Nova Scotia moves its first batch of land-raised salmon
Nova Scotia’s first land-raised salmon could be on the market by next summer.
Sustainable Blue, a small salmon farm in Hants County, has moved in a batch of young salmon and said it’s well on the way to raising them for commercial sale.
Opponents of open-net salmon farming have long called for farms to be moved to the land preventing fish from exchanging diseases with wild salmon, but until recently there’s never been any Nova Scotian salmon raised out of ocean waters.
At the farm on the banks of the Avon River close to 5,000 salmon swim in circles through clear salt water kept at a constant 15 degrees to recreate the ideal ocean conditions. The closed-containment system recycles all its water, keeping water, fish and waste away from the ocean.
"We use the slurry in a separate, secondary process where we recover the water from it, leaving the solids in a tank and bringing the water back to the farm," said Jeremy Lee, president of Sustainable Blue.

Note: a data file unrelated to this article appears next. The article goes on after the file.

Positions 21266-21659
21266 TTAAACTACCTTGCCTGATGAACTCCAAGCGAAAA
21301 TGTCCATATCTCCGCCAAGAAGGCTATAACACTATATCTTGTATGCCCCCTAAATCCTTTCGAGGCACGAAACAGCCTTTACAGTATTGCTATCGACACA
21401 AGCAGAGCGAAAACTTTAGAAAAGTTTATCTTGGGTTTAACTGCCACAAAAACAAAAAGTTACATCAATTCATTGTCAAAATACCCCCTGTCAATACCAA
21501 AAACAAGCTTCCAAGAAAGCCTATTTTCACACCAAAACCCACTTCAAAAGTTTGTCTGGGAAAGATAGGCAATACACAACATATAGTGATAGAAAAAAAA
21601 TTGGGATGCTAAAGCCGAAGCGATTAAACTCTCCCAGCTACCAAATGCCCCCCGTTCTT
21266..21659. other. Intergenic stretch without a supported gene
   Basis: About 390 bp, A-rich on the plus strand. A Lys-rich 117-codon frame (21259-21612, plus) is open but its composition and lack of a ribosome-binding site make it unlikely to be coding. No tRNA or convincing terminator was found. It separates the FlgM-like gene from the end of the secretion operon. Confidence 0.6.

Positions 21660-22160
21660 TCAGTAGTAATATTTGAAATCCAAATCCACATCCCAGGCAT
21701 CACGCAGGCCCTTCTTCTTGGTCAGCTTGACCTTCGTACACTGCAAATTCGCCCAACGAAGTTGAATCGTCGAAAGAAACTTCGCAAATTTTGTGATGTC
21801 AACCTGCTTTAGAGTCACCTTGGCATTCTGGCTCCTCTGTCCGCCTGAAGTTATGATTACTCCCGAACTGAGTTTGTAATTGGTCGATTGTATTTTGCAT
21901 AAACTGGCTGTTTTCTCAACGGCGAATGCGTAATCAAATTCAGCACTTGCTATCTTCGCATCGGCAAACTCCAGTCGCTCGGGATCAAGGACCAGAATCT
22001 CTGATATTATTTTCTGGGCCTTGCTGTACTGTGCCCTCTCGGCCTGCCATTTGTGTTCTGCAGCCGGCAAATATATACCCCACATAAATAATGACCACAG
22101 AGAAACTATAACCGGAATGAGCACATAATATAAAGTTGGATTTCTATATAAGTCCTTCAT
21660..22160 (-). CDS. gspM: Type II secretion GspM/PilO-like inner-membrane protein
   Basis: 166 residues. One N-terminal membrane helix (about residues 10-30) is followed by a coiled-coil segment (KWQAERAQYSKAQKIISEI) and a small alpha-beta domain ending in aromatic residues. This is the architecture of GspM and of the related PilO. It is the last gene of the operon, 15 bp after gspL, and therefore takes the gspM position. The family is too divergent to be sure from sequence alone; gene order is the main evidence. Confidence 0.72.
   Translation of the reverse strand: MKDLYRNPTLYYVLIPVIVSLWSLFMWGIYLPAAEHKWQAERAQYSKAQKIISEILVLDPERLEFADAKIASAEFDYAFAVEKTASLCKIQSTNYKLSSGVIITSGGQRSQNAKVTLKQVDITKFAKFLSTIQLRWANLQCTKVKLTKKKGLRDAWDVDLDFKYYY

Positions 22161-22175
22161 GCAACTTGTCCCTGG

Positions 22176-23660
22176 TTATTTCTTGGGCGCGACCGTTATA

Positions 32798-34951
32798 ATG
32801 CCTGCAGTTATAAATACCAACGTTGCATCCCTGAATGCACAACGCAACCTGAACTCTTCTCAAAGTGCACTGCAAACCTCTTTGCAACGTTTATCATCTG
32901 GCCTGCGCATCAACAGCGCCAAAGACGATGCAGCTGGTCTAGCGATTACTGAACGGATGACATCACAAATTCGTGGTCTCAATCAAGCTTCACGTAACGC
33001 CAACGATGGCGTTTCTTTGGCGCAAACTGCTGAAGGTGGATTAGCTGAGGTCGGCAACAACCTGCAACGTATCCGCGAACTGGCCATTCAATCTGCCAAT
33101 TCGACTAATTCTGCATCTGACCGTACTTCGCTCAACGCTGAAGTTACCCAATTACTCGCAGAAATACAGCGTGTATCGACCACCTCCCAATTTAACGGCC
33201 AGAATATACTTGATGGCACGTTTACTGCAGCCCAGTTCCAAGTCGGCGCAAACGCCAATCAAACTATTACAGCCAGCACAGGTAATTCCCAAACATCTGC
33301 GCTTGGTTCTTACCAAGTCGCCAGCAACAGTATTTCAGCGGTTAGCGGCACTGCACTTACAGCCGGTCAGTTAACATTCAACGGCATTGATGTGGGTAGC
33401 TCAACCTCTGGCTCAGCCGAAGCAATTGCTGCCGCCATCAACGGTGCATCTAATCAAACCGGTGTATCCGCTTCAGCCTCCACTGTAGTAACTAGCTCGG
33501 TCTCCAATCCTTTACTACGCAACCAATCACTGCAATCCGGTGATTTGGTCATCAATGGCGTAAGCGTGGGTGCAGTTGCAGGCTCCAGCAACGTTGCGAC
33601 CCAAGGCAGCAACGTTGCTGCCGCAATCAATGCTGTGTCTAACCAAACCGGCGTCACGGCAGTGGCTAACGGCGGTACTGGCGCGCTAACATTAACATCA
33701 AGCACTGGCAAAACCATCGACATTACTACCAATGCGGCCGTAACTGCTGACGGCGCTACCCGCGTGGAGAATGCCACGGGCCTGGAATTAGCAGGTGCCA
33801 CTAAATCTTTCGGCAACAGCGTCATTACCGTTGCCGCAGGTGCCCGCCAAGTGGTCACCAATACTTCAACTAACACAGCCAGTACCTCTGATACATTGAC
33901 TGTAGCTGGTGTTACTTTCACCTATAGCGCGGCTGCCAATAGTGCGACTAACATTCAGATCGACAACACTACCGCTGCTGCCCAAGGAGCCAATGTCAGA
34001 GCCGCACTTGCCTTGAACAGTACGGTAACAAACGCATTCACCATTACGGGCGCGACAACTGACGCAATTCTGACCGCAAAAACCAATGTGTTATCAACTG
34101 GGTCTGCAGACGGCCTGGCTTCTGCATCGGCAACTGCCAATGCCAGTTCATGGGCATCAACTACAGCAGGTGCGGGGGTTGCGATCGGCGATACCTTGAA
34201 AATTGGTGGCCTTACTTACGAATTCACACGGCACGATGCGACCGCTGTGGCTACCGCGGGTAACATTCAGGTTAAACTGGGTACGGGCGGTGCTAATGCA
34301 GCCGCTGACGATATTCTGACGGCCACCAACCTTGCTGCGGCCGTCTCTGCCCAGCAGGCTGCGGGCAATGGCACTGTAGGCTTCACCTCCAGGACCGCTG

Since 2009, the farm has raised arctic char and sea bass. A month ago, Lee exchanged most of those fish for salmon smolts. They've never been given anything but organic fish food partly due to careful biosecurity measures.
"We've never seen any kind of major diseases that would require us to feed them antibiotics or similar."
CEO Kirk Havercroft said he can't talk about how much it costs to raise salmon this way, but says they're growing faster than expected and as they raise more, cost per fish will go down.
"The technology platform has to provide a water quality environment which supports the best possible growth rate, and it's with the best possible growth rate that you can offset the costs of production from a facility like this," he said.
The salmon should be ready for market in 11 months.